COLLECTOR-TO- EMITTER TEST
Figure 7-11.--Testing a transistor's gain with an ohmmeter.
the test lies in the fact that little or no current flows in a
transistor between emitter and collector until the
emitter-base junction is forward biased.
Ensure that the output of the tester does not exceed
the maximum collector-emitter breakdown
voltage of the transistor.
With the switch in the open position, as shown in
figure 7-11, no voltage is applied to the PNP
transistor's base; thus, the emitter-base junction is not
forward biased. Therefore, the ohmmeter should read a
high resistance, as indicated on the meter. When the
switch is closed, the emitter-base circuit is forward
biased by the voltage across R1 and R2. Current now
flows in the emitter-collector circuit. This causes a
lower resistance reading on the ohmmeter. A 10 to 1
resistance ratio in this test between meter readings
NOTE: REVERSING THE METER LEADS
indicates a normal gain for an audio-frequency
GIVES A LOW READING
Figure 7-12.--Testing a transistor's leakage with an
To test an NPN transistor by using this circuit,
simply reverse the ohmmeter leads and carry out the
procedure described earlier.
An ohmmeter can be used to test for transistor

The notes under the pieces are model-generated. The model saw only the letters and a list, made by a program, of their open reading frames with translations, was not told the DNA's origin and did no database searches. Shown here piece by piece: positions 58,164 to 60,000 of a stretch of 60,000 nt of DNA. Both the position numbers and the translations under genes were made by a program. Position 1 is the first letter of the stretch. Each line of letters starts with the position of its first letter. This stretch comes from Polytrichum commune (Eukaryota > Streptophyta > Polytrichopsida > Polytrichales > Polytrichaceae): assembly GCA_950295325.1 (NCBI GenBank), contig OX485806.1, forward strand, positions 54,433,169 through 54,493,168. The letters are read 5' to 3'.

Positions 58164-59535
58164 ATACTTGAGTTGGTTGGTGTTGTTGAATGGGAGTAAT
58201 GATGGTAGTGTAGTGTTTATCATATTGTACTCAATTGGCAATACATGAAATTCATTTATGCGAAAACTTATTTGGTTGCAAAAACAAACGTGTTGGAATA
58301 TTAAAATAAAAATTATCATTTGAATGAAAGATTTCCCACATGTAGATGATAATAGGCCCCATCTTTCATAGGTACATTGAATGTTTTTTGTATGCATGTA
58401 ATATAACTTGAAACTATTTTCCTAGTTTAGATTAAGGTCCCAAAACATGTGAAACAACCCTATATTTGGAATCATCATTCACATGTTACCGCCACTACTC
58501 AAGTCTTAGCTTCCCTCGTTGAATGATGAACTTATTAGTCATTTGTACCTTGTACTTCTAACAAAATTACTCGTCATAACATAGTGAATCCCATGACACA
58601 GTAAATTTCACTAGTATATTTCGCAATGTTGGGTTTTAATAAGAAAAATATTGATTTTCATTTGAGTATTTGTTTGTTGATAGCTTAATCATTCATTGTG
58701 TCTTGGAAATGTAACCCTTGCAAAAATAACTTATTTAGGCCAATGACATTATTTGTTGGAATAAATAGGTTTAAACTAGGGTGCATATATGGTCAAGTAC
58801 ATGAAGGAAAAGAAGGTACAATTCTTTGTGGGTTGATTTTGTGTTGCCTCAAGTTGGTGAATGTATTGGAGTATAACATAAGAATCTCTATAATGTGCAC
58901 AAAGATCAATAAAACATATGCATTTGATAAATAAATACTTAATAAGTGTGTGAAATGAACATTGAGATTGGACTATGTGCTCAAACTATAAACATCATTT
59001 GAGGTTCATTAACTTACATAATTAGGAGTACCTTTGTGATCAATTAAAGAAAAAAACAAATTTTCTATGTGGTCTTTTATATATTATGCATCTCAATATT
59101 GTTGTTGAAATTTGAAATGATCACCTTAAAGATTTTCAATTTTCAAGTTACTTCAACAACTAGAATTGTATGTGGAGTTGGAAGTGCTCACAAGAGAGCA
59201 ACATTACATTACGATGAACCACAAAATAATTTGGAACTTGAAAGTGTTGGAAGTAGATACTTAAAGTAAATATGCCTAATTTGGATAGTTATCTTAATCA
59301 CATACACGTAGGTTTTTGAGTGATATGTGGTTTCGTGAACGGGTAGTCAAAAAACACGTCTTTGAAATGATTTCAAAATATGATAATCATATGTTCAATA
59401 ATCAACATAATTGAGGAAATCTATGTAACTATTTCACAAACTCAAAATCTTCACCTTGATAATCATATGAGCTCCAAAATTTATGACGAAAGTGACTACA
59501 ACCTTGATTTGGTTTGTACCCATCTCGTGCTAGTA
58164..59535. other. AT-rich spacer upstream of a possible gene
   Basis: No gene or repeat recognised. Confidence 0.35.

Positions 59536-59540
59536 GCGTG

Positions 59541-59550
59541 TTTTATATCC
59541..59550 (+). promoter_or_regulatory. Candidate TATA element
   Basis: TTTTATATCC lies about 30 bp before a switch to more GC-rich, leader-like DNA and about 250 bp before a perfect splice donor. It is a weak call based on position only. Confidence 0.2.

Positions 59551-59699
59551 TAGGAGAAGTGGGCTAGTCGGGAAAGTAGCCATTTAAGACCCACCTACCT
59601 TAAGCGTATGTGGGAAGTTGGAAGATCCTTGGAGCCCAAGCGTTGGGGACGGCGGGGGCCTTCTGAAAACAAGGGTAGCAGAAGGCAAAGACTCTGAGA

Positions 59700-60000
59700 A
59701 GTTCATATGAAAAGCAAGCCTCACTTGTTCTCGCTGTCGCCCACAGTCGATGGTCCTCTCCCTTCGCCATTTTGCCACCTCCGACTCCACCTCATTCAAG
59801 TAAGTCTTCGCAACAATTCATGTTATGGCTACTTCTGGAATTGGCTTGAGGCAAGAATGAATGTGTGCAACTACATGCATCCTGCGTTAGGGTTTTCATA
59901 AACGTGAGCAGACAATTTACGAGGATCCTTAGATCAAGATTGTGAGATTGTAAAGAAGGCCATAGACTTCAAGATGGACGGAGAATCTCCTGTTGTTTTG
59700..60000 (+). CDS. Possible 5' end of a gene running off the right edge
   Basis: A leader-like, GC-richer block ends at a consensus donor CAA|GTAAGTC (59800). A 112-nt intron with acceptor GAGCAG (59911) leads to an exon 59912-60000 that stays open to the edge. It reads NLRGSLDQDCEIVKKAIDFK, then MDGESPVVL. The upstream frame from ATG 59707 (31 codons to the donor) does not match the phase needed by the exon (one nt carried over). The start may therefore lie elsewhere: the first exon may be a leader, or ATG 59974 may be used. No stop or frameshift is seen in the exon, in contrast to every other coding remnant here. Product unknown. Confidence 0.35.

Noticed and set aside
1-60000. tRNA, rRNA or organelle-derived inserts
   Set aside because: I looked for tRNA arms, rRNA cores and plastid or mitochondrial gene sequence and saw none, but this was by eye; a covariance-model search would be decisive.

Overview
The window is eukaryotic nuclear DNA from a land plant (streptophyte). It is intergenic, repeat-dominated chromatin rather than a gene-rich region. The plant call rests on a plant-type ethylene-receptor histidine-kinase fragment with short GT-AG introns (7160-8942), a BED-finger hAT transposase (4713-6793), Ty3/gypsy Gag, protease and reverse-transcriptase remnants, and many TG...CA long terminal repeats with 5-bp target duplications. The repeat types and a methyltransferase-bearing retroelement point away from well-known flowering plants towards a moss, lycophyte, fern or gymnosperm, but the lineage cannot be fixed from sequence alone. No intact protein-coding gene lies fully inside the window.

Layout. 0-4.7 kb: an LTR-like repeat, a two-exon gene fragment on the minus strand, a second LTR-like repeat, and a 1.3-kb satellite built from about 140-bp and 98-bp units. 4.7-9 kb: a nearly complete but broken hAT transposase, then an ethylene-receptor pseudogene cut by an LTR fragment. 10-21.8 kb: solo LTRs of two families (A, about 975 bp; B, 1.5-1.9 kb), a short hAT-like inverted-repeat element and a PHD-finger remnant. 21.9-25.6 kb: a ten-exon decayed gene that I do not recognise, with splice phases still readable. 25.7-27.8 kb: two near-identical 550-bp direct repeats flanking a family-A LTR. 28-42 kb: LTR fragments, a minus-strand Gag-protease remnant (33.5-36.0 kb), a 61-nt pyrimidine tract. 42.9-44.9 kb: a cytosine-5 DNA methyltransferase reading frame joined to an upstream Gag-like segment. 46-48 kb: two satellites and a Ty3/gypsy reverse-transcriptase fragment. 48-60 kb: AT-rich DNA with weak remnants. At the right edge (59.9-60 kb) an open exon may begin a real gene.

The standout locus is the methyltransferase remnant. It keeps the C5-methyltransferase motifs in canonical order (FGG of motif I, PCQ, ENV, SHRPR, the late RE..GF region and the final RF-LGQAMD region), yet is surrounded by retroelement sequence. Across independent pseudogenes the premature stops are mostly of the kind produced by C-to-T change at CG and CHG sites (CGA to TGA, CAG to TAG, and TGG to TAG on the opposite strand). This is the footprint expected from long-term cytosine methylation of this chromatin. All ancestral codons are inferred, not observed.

When making these measurements, avoid
leakage (an undesirable flow of current) by measuring
using the R 1 scale on the meter or a meter with a
the base-emitter, base-collector, and collector-emitter
high internal battery voltage. Either of these
forward and reverse resistances.
conditions can damage a low-power transistor.
In each view of figure 7-12, consider the transistor
under test as two diodes connected back to back. Each
diode has a low-forward resistance and a high-reverse
Now consider the possible transistor problems that
resistance. By measuring these resistances with an
could exist if the indicated readings are not obtained. A
ohmmeter, as shown in the figure, you can determine if
the transistor is leaking current through its junctions.
list of these problems is shown in table 7-1.